Pinterest is also a great fit for people who work in graphic and visual arts. Some photographers, like Emily Smith of Emily Rose Studios, utilize Pinterest as an online portfolio space, and the site is loaded with talented graphic designers showcasing their own work and pinning up the work of others that they find inspiring.
But what if your company sells something that doesn’t easily lend itself to visual representation? Or what if you provide an intangible service? How can you utilize Pinterest when your company just isn’t a natural fit for a digital bulletin board? Well…then it’s time to get a little creative.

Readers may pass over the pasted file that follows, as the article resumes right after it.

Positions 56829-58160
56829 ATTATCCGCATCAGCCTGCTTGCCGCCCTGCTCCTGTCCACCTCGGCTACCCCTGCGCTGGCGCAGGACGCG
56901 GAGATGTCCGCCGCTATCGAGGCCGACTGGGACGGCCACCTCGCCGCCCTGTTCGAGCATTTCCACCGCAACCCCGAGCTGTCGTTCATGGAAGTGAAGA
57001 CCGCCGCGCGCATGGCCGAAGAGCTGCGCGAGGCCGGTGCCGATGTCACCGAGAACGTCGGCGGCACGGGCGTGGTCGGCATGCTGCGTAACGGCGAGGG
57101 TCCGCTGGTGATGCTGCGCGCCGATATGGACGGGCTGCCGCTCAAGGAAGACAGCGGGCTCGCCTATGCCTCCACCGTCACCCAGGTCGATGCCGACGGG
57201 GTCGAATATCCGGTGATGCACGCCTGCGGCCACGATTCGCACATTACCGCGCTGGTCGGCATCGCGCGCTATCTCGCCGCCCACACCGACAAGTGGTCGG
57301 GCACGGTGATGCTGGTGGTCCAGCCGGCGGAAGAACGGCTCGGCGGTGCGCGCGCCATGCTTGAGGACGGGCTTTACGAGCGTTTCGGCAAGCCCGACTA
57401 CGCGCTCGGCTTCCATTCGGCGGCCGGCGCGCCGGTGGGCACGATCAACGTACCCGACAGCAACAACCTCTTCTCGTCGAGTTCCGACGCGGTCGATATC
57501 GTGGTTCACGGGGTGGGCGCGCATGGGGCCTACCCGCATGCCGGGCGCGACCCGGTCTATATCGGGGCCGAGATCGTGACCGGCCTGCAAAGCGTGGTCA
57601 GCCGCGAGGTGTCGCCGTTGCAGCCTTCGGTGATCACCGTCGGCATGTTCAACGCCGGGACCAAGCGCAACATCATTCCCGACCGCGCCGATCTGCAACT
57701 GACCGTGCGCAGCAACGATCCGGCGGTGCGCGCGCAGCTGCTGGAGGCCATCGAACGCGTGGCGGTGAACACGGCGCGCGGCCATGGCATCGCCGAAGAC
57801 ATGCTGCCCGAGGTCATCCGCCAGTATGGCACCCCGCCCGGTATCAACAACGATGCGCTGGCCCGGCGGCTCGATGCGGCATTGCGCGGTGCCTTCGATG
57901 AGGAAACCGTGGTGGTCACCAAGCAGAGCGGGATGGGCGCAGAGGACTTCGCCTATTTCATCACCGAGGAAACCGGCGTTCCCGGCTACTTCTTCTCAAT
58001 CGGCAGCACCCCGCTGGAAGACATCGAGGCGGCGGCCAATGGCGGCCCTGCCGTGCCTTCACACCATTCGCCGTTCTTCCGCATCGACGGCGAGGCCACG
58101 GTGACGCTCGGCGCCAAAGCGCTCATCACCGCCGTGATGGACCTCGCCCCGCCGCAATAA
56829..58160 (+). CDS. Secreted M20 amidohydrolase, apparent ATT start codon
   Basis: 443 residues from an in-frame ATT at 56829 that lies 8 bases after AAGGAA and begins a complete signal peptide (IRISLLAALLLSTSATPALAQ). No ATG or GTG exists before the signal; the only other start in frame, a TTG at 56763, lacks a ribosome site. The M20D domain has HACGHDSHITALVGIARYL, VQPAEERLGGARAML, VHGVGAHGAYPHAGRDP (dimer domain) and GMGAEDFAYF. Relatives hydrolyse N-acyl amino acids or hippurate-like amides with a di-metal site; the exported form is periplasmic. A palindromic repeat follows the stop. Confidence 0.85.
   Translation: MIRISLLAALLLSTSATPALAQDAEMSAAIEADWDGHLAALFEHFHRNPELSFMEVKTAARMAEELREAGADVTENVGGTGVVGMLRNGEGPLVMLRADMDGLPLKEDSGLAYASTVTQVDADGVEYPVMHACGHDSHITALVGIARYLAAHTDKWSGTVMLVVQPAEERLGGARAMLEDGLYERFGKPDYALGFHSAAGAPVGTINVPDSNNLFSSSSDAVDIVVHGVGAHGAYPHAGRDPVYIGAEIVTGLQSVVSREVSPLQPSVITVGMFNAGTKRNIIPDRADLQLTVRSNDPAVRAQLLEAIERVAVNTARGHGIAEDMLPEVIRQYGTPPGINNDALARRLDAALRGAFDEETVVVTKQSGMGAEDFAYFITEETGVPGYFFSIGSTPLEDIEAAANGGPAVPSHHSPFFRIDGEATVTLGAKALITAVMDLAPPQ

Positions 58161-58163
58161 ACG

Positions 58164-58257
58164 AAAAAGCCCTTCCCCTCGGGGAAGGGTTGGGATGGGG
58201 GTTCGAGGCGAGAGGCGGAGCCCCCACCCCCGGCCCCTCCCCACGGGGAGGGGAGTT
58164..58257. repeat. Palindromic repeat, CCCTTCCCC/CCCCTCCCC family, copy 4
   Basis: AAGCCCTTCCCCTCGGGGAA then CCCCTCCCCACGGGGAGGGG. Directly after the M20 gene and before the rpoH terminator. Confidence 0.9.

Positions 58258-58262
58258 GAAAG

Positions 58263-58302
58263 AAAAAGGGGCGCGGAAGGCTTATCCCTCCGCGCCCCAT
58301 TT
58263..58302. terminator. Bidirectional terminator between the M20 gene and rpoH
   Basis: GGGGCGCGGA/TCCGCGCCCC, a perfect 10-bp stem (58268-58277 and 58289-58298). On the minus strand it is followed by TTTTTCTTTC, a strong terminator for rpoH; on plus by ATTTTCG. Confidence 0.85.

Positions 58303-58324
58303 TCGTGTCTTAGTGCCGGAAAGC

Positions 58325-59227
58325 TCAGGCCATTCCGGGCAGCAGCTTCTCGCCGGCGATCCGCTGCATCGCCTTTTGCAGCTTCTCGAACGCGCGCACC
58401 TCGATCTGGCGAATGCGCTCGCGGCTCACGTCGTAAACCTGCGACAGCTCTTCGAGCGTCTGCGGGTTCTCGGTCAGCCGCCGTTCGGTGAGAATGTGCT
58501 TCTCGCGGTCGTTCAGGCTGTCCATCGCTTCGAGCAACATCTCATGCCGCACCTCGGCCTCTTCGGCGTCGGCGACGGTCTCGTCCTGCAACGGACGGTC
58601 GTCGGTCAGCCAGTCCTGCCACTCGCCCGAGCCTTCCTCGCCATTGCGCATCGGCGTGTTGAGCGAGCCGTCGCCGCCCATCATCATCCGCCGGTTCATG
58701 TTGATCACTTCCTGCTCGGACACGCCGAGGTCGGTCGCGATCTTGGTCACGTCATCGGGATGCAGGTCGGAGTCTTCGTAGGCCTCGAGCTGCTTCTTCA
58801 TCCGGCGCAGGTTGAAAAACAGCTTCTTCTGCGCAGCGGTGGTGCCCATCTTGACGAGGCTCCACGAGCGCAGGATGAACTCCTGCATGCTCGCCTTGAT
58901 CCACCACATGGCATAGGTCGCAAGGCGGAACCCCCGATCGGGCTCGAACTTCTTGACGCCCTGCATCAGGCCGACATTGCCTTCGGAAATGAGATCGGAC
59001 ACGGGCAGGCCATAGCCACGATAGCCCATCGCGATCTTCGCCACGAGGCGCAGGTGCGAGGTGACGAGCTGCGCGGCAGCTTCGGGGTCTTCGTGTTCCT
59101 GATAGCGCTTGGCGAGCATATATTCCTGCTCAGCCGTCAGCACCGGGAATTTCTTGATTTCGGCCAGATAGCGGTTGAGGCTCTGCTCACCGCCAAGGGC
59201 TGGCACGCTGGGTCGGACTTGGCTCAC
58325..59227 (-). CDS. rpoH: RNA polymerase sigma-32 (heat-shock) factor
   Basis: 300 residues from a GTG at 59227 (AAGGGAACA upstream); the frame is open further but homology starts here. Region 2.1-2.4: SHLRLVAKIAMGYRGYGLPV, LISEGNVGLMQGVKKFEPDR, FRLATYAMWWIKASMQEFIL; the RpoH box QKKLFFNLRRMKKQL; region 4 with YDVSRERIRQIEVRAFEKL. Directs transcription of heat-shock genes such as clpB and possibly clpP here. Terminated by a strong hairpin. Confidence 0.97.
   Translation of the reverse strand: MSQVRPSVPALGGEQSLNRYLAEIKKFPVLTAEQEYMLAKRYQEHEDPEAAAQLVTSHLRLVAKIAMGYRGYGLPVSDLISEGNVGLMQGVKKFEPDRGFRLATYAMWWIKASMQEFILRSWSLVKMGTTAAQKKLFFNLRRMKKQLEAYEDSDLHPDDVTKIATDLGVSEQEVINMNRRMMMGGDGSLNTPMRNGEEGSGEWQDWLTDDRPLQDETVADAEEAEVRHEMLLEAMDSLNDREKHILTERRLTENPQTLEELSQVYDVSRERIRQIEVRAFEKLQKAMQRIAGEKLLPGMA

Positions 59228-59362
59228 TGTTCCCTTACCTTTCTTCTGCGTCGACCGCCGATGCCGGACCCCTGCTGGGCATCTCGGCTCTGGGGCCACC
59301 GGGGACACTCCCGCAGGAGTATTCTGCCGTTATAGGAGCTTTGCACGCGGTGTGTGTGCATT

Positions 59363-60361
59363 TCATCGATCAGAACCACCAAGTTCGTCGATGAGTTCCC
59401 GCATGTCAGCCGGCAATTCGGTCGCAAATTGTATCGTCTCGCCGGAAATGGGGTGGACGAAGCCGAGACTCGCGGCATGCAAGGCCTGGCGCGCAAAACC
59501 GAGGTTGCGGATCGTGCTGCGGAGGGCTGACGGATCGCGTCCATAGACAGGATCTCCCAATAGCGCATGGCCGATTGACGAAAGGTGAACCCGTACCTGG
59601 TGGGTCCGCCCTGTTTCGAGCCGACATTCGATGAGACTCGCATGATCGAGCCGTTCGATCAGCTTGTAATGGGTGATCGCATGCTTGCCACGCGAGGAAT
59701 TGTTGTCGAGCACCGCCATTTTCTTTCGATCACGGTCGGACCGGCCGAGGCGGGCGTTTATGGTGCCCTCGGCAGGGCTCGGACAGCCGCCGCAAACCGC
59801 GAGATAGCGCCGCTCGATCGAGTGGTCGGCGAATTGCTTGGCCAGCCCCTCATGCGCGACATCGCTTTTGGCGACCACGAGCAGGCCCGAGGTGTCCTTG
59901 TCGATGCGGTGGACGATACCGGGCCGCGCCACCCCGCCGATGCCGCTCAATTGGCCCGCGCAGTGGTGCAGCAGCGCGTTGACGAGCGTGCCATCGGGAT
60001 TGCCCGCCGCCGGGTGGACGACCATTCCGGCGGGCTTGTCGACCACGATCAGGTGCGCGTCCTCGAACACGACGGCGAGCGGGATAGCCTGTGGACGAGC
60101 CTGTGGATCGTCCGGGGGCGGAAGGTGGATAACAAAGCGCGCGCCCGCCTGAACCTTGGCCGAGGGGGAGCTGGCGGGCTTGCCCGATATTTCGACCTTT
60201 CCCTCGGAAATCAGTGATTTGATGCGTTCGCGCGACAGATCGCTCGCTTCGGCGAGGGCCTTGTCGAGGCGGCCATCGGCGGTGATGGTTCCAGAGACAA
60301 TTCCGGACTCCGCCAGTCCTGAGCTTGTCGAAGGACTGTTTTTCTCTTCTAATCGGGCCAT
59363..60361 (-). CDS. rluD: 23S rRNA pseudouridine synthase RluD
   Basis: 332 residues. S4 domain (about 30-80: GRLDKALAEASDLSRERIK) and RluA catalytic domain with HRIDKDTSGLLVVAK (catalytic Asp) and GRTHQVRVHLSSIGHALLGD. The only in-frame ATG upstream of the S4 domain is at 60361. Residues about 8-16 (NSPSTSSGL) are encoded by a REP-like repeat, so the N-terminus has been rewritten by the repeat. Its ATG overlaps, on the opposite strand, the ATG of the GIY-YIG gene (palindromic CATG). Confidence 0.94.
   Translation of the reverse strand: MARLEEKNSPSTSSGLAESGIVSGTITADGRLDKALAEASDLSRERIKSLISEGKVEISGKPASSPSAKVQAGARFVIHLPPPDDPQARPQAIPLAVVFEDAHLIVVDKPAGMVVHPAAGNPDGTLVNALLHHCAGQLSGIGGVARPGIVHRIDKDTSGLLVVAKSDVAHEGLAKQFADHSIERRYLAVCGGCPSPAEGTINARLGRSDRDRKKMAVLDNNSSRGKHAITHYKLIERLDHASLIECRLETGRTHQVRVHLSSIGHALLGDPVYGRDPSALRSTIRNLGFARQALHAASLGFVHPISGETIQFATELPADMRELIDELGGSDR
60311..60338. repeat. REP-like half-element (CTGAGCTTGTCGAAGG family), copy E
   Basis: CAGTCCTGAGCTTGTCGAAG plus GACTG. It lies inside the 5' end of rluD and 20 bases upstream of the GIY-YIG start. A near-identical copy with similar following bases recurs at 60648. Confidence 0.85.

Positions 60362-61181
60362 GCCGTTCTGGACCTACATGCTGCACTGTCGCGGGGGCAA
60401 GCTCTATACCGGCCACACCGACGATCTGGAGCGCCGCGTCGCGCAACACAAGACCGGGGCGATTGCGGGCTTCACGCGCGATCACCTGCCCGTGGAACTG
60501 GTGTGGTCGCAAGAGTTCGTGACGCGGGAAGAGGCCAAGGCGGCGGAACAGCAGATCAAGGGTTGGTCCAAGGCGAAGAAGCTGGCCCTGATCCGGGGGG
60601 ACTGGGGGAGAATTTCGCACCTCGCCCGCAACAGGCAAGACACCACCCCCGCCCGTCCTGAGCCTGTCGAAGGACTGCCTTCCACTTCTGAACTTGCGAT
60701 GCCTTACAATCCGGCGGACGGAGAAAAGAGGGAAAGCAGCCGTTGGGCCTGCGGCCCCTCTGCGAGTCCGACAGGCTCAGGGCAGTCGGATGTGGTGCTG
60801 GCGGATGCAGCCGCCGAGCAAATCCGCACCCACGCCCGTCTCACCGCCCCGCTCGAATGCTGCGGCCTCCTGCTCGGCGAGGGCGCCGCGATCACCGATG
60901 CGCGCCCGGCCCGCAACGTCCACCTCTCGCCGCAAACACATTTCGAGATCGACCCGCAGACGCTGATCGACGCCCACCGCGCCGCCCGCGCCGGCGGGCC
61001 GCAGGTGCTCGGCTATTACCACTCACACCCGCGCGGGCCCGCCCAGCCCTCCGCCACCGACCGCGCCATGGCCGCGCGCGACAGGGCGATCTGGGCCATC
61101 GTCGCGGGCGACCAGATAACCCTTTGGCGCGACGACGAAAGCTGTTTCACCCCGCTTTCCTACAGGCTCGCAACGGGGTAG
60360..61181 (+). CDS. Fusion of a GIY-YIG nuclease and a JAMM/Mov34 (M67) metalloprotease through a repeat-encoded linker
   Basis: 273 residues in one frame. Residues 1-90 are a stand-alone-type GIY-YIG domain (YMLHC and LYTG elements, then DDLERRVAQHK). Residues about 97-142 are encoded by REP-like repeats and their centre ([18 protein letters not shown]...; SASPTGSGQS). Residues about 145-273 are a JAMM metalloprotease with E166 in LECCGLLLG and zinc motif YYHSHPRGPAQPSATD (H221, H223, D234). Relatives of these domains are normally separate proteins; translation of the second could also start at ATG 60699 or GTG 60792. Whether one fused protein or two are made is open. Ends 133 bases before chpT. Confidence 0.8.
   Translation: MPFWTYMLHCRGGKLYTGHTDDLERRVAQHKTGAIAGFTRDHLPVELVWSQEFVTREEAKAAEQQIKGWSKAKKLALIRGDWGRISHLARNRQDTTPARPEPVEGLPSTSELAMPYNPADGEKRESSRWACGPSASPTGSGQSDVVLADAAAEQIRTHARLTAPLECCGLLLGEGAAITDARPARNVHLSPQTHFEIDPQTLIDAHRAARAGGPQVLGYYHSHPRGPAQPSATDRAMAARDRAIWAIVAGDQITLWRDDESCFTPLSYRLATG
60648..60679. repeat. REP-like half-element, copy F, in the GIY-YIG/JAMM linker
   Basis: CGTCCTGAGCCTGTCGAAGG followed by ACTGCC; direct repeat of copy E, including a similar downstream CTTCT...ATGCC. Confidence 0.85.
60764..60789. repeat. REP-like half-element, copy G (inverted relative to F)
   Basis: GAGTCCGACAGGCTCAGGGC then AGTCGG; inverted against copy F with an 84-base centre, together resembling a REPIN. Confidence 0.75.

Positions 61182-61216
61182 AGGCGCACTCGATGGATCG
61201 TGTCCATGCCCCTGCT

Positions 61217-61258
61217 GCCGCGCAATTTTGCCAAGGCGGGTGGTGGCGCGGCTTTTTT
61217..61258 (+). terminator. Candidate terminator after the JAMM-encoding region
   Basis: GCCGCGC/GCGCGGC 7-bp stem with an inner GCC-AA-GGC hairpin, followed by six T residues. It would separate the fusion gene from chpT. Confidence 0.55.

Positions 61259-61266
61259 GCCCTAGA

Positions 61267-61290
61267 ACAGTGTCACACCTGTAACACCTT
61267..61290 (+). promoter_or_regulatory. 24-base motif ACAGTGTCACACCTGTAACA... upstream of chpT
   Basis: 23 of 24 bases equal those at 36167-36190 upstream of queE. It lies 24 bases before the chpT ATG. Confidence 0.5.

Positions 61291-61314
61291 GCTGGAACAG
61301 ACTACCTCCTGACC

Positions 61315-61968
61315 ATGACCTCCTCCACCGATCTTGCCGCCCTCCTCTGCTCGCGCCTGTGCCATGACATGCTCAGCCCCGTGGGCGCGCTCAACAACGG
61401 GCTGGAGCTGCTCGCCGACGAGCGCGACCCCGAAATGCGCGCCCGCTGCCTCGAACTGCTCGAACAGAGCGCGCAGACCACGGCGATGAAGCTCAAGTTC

For example, check out the Pinterest page for the Pittsburgh Penguins. Whether you’re a hockey fan or not, there’s a lot to love on their page. The team has found some creative ways to use boards to help promote their overall brand. The “Penguins Pics” board has some images of the team at work on the ice. “The Burgh Board” showcases some of the team’s favorite Pittsburgh places. “Pens Fans” shows…you guessed it…photos of some die-hard Penguin fans. They even have a board called “A Great Snack for Hockey,” where they pin up some fun hockey-themed food creations. The Penguins have taken their Pinterest page and turned it into a space to show off not just the Penguins, but a whole host of things a Penguin fan might like. They’re taking a wider view of their brand than just “a professional hockey team.” They’re expressing themselves as community oriented (with “The Burgh Board”), fan-appreciative (with their “Fan Photos” board, where they pin up photos submitted by fans), and just plan fun (with the food board, and with “Beyond the Rink,” which offers pictures of hockey-themed home goods).